On this day in 1919…
Members of the Metal Trades Council decided to walk off the job, protesting inadequate working conditions and wages.
Like the building trades workers, they too had been planning to mobilize for a long time. The metal trades workers tried for years to negotiate with their employers about fairer wages and more reasonable work schedules.
Specifically, workers demanded an eight-hour work day, opposed to the 10-hour day which was enforced by many trades employers in Winnipeg at the time.
The metal trades workers also fought for the recognition of their own effective labour union, to advocate for the interests and safe working conditions of all employees.
Owners and ironmasters, who made up the Metal Trades Employers, would not agree to participate in collective bargaining. They refused to recognize the workers’ organization as a union or to recognize their affiliation with the Trades and Labour Council.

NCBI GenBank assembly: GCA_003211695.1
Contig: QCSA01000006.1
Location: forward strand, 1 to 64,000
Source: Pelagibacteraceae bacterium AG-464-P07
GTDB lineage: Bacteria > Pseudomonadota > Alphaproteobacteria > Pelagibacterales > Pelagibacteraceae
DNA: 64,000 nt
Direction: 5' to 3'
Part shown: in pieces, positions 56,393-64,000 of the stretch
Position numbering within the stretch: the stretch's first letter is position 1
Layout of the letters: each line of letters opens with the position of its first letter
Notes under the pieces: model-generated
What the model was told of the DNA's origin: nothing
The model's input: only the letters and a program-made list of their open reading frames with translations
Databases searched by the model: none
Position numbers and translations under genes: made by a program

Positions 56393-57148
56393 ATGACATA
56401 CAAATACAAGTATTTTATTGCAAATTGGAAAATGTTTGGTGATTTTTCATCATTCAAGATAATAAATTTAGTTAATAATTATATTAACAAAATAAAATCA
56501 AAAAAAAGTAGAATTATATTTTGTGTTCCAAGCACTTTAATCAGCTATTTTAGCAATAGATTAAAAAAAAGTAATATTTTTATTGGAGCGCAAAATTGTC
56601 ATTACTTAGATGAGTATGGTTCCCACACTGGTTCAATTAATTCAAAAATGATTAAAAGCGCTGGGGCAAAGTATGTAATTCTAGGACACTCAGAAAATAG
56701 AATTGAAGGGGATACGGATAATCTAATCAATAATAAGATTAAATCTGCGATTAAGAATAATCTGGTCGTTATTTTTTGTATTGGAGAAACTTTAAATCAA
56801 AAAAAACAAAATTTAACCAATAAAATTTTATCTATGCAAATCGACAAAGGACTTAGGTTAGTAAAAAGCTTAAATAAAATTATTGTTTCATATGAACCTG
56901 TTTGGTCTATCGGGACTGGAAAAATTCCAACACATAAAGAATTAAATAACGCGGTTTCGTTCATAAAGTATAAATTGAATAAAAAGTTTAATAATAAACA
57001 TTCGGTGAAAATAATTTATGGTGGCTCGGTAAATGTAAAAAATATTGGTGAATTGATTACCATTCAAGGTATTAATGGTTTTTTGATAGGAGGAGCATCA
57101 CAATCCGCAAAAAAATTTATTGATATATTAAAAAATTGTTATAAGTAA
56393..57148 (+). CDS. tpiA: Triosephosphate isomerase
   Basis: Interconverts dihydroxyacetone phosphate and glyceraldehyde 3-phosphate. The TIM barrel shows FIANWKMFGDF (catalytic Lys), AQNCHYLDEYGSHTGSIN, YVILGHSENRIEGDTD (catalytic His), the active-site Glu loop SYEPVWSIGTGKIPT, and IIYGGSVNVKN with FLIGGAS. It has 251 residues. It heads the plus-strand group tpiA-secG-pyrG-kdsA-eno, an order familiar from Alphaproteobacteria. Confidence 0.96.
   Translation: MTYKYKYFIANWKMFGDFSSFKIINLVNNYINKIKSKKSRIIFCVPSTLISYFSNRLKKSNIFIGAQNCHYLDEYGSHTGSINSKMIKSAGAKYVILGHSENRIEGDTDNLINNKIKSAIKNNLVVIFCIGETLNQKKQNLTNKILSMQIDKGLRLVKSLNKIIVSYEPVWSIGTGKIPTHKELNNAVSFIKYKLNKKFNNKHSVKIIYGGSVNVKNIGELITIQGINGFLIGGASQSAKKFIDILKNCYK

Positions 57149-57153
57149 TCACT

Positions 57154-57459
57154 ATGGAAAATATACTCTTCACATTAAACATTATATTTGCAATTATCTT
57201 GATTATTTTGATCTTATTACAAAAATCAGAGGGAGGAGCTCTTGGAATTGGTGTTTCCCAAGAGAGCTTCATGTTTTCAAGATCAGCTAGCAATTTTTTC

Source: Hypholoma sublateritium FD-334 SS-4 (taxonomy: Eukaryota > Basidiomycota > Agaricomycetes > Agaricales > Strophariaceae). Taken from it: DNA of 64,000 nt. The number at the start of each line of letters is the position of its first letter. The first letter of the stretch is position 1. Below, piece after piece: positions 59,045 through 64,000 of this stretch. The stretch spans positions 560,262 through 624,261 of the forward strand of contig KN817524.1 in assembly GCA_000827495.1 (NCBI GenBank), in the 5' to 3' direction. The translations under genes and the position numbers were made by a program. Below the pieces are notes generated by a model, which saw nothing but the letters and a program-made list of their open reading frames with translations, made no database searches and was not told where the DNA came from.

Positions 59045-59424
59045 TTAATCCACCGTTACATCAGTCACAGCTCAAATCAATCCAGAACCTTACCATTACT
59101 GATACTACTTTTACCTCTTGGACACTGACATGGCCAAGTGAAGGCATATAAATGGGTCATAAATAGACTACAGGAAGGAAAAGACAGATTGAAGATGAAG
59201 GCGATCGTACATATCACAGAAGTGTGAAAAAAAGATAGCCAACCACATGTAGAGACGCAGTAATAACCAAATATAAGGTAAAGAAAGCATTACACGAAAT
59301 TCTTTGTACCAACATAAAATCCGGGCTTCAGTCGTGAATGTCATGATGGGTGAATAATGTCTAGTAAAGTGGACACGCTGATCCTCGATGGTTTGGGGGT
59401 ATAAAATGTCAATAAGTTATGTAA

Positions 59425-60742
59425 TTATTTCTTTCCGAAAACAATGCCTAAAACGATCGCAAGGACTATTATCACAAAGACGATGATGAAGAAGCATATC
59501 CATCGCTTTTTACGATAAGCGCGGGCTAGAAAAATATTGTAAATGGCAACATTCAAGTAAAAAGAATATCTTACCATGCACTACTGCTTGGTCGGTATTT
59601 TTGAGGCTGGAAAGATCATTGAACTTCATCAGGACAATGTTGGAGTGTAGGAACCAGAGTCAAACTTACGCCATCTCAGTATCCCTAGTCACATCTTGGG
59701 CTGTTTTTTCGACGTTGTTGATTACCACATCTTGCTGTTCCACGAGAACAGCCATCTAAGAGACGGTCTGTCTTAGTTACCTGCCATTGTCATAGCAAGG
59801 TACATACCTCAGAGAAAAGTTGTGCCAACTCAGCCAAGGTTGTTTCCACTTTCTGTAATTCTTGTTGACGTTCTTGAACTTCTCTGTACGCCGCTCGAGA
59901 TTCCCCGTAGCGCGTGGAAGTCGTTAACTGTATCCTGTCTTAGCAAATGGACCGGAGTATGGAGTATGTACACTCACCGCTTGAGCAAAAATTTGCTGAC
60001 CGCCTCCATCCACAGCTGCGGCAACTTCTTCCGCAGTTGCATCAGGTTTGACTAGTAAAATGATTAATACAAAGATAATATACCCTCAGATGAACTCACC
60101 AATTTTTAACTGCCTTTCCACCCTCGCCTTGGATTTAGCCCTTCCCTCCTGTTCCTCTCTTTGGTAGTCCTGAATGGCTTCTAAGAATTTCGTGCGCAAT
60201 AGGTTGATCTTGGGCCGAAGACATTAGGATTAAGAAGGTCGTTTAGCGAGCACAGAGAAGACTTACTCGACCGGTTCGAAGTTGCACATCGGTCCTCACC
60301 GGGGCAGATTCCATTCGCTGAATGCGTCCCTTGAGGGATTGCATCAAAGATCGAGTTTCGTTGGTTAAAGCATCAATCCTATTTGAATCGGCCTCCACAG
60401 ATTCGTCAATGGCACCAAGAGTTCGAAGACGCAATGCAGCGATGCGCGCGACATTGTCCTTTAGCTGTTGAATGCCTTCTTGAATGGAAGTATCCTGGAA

Some businesses were willing to meet with small internal committees under the condition that they were not part of the Trades Union Movement. Other businesses dismissed employees immediately if they were discovered to have formed or joined a union.
But, once again, on May 2, the demands of the workers were met with outright refusal by the three largest contractors in Winnipeg: Vulcan Iron Works, Manitoba Bridge and Iron Works, and The Dominion Bridge Company.
In retaliation, the workers went on strike. The members of the Metal Trades Council would not return to work until the end of the Winnipeg General Strike.
The Treaty of Versailles, signed on June 28, 1919 by the Allied forces, would later be the first international document to acknowledge the need for an eight-hour work day.